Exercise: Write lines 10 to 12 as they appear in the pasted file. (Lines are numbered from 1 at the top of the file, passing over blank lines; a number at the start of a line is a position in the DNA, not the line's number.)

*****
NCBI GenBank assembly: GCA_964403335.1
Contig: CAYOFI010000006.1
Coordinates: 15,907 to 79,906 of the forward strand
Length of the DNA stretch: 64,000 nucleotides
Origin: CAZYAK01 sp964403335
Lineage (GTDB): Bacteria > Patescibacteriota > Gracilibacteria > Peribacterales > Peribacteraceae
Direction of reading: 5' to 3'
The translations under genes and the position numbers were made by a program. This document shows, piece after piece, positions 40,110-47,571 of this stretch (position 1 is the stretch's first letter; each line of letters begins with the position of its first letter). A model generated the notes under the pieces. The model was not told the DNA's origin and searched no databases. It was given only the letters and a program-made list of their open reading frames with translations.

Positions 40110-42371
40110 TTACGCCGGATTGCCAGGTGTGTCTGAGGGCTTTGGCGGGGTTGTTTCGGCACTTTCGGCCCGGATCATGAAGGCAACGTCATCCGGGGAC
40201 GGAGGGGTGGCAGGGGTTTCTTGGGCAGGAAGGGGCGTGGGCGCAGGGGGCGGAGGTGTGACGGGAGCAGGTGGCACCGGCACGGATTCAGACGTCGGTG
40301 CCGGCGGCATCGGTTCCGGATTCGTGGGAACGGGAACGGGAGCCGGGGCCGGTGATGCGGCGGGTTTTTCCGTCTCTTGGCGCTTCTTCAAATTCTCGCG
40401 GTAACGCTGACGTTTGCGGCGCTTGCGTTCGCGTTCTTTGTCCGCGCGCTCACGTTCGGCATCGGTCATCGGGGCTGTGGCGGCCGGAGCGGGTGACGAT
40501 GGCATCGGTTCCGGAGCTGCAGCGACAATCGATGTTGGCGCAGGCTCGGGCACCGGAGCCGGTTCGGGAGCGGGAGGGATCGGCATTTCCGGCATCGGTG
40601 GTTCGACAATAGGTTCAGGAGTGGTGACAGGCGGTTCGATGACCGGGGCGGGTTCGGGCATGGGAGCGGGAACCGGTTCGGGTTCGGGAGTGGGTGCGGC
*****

40110 TTACGCCGGATTGCCAGGTGTGTCTGAGGGCTTTGGCGGGGTTGTTTCGGCACTTTCGGCCCGGATCATGAAGGCAACGTCATCCGGGGAC
40201 GGAGGGGTGGCAGGGGTTTCTTGGGCAGGAAGGGGCGTGGGCGCAGGGGGCGGAGGTGTGACGGGAGCAGGTGGCACCGGCACGGATTCAGACGTCGGTG
40301 CCGGCGGCATCGGTTCCGGATTCGTGGGAACGGGAACGGGAGCCGGGGCCGGTGATGCGGCGGGTTTTTCCGTCTCTTGGCGCTTCTTCAAATTCTCGCG